Hi, I’m Scott, I’m 27, and I’ve never voted; but all that will change. Tomorrow (or today, depending on when I’ve managed to get this post up) marks arguably the most unpredictable General Election in the UK. There have been lots of interesting points in the election build up: the first time the main party leaders have taken part in a live televised debate (ala US Presidential Election debates); the media seems to have been less influential than previous with the advocation of social networking; this election doesn’t appear to be simply a two horse race between Labour and the Conservatives, with the Liberal Democrats firmly in the race; there’s a real possibility of a hung election (the first since 1974); it’s the first election I’ve actually cared about.
I think it’s safe to say that there is a pretty high probability that Gordon Brown won’t be in office come Friday morning, which means one of two outcomes (three really but one is one that I cannot see happening): The Conservatives have one the overall majority and David Cameron will have become the UK Prime Minister; None of the parties won an overall majority and we go to a hung parliament. The third option which I’ve dismissed is, despite 3 very good debates by party leader Nick Clegg, the Liberal Democrats take office.
Now, one of the big things that Cameron has been talking about (seemingly at every single opportunity) is that this country needs a change, Labour have been in power for 13 years, we need a change, change, change, change. Quite honestly, it’s become a bit monotonous.
Cameron wants a change for the country (there’s that word again), as he thinks this is what’s best for the country. But it seems that he wants a change for the country on his terms. And his main term is that the change has to involve him coming to power (By the way, as I’m typing this, Newsnight is on BBC2 and Cameron just said change six times in about 30 seconds). It was very interesting how much Cameron was using this word before the first TV debate, and then after Nick Clegg’s huge success after that debate, how little it was used, speaks volumes (“We need a change, a younger person as Prime Minster, just not Clegg” not an actual quote by the way). So it seems that a change which would be good for the country is only good if Cameron says it is, which means a hung debate is something he does not want and so has been vilifying it throughout the campaign. So a change not necessarily a good thing then, Mr Cameron?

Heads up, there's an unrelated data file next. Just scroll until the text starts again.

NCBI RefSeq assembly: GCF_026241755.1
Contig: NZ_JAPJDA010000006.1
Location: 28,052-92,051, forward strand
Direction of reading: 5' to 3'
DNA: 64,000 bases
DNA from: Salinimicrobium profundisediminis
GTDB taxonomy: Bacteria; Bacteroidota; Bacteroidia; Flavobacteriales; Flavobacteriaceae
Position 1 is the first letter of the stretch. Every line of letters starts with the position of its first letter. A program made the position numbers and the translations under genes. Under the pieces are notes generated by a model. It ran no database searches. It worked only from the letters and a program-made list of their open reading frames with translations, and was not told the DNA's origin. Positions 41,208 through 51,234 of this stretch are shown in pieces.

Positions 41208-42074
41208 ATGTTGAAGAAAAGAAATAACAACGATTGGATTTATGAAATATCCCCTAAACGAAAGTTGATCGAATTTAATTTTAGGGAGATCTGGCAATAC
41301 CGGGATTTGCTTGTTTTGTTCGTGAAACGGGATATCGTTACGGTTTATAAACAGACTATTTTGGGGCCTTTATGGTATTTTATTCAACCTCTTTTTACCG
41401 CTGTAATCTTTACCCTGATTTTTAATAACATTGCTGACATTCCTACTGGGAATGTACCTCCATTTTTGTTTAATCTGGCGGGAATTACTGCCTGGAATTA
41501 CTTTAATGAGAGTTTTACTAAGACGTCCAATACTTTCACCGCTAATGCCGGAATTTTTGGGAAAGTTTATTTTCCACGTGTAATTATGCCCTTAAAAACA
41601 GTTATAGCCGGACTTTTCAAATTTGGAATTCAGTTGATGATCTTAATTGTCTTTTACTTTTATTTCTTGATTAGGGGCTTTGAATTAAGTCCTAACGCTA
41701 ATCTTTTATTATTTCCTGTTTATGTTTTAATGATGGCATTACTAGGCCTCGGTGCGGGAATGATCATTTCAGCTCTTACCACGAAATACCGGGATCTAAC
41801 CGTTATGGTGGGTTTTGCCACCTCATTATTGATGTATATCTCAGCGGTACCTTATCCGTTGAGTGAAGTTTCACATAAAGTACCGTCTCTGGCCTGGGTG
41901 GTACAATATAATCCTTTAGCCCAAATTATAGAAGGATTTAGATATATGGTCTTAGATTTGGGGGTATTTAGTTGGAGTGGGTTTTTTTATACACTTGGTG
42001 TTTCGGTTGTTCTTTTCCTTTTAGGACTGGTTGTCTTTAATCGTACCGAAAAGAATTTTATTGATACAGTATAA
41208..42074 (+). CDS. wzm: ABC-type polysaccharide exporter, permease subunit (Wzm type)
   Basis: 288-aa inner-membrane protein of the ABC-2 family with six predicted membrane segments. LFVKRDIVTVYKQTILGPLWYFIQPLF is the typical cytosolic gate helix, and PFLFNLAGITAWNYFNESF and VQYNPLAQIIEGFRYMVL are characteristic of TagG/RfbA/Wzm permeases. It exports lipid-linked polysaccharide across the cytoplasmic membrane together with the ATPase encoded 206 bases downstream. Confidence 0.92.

So why would this be? A hung parliament would be a big change for UK politics and arguably a good thing. The ability to maybe overhaul the current parliamentary system is no bad thing. This is how I see a change working, personally. But I can understand why Cameron et al wouldn’t want this. Why would they? The system currently works, for them; for the politicians. Maybe this is a cynical view, I don’t know, but it’s certainly how it looks. Someone said to me (note: he was a tory supporter) that if it does go to a hung parliament, then it just won’t work and we will have another election within 12 months “guaranteed.” And that was his main point for not having a hung parliament, “it won’t work, so why try.” Well I think with the situation that UK politics finds itself in that surely it’s got to be worth a try. Call me naiive if you want, but it has to be worth a try.
Speaking for myself I just don’t like the idea of one party having control of the country when they might have only got the third highest number of votes, or to put it more easily, I don’t want a situation where over half the country doesn’t want a particular party running the country and yet there they are, running the country.
Now, don’t get me wrong, Cameron isn’t the only one doing this, but quite frankly, he’s the only one I can be bothered to write about.